Tackling Dirty Sinks
How can we possibly clean our hands with highly contaminated sinks?
For decades we’ve been taught that hand hygiene is the most critical aspect of infection control. Although that may be true, what about the sinks and faucets? These oft overlooked areas can easily pose infection control risks. How clean can your hands really be if the sink and faucet are heavily contaminated and dirty? The topic of slime and biofilm is increasingly being brought up as we focus more on vulnerabilities in health care and the role of environmental contamination.
Earlier this year, there were studies that identified sink proximity to toilets as a risk factor for contamination. Bugs like Klebsiella pneumoniae carbapenemase-producing organisms tend to be prolific in moist environments and are often pervasive in intensive care unit sinks and drains. Researchers found that sinks near toilets were 4-times more likely to host the organisms than those further from toilets.
More and more, infection prevention is having to look at hospital faucets and sinks for their role in hosting microbial growth. This was also a topic of interest at last week’s annual conference of the Association for Professionals in Infection Control and Epidemiology (APIC 2019). Investigators with the University of Michigan Health System discussed how they worked to identify vulnerabilities and potential sink designs that might contribute to bioburden and biofilm in hospital faucets. Assessing 8 different designs across 4 intensive care units, the research team ultimately found that those sinks with a more shallow depth tended to allow higher rates of contamination (ie, splash of dirty water) onto equipment, surfaces, and patient care areas. In some instances, the splash of contaminated water could be found up to 4 feet from the sink.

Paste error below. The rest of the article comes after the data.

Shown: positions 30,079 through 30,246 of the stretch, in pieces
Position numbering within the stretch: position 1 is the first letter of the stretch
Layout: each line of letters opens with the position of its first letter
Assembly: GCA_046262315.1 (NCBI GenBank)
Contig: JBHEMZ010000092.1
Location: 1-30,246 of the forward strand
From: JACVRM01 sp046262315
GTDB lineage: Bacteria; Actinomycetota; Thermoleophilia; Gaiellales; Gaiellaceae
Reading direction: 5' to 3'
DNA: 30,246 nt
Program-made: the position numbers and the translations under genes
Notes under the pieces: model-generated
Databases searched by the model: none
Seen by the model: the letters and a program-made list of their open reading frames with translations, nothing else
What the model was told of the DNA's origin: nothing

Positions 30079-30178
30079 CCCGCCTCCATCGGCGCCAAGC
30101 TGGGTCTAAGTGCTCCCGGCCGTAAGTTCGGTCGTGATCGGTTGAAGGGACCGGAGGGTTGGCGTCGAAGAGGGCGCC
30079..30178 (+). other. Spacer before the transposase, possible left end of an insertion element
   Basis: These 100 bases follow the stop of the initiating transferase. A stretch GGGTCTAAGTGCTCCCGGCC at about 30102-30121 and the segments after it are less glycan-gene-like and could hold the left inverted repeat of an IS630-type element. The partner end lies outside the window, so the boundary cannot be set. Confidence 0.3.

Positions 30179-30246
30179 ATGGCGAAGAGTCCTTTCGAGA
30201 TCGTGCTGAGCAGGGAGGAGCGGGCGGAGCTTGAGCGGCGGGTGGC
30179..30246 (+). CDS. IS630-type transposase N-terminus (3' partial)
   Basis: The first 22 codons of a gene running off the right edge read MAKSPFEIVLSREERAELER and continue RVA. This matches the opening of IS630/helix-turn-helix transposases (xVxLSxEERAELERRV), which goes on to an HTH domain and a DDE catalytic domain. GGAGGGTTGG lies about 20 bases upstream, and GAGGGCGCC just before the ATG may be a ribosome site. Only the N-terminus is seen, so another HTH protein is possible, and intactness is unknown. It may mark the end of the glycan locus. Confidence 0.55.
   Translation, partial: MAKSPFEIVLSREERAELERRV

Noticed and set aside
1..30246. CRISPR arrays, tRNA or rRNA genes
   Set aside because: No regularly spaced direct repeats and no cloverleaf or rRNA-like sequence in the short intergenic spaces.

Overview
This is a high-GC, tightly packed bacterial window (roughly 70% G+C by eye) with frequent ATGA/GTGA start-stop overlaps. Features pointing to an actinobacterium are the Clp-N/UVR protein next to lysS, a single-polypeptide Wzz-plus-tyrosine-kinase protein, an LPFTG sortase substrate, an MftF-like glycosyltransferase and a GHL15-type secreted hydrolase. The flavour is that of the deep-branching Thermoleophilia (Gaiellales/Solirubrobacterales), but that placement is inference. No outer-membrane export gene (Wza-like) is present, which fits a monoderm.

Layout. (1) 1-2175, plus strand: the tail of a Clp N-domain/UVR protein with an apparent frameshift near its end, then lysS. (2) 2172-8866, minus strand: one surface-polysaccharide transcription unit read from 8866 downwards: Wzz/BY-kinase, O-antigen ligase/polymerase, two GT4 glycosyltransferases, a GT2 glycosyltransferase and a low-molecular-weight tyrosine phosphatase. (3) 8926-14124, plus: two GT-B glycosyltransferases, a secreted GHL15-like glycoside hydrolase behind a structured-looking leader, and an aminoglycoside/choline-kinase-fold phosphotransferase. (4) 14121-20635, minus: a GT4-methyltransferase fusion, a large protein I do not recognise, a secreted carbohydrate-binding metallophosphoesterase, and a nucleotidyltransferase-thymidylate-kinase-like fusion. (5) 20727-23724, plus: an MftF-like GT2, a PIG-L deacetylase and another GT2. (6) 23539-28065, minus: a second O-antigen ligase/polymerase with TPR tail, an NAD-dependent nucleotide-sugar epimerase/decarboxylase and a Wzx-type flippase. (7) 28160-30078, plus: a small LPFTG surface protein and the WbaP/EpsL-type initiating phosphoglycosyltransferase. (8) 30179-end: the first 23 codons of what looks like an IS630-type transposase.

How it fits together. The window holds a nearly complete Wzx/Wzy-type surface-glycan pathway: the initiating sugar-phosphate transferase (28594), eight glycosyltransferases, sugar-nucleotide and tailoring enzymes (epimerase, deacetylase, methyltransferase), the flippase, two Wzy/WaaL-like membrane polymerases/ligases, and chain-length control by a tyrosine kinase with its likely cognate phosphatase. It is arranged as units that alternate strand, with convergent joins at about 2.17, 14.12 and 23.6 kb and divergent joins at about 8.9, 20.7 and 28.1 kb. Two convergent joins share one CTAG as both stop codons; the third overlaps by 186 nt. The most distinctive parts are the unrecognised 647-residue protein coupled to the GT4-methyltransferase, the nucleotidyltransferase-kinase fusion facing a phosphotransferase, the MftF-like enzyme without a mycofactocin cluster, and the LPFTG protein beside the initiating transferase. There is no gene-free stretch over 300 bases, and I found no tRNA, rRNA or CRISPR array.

“The inside of faucets where you can’t clean were much dirtier than expected,” said study author Kristen VanderElzen, MPH, CIC. “Potentially hazardous germs in and around sinks present a quandary for infection preventionists, since having accessible sinks for hand washing is so integral to everything we promote. Acting on the information we found, we have undertaken a comprehensive faucet replacement program across our hospital.”
Utilizing adenosine triphosphate (ATP) testing for cleanliness, investigators found that the visible biofilm had higher ATP readings and, when cultured, grew Pseudomonas aeruginosa, mold, and other environmentally-common microorganisms. One of the other issues the research team found was aerators on sinks that had previously been moved, meaning that there wasn’t a process for maintaining consistency in facilities and construction. Aerators are associated with an increase in risk, as they have been found to be reservoirs for drug-resistant bacteria.
In the face of these findings, the team opted to improve infection control measures around the sinks through sink guards, which help reduce splash.
The truth is that we are continuously finding new vulnerabilities in health care settings and ways for microbes to contaminate surfaces, objects, and patients. Infection control is constantly evolving and it’s important to broaden the scope of what we consider as sources for transmission. We all know sinks are dirty, but that hasn’t translated into really assessing how the sink design might be contributing to the spread of infections. These findings and the growing body of literature surrounding sink-sourced contamination shed light on an issue we have been ignoring for a while.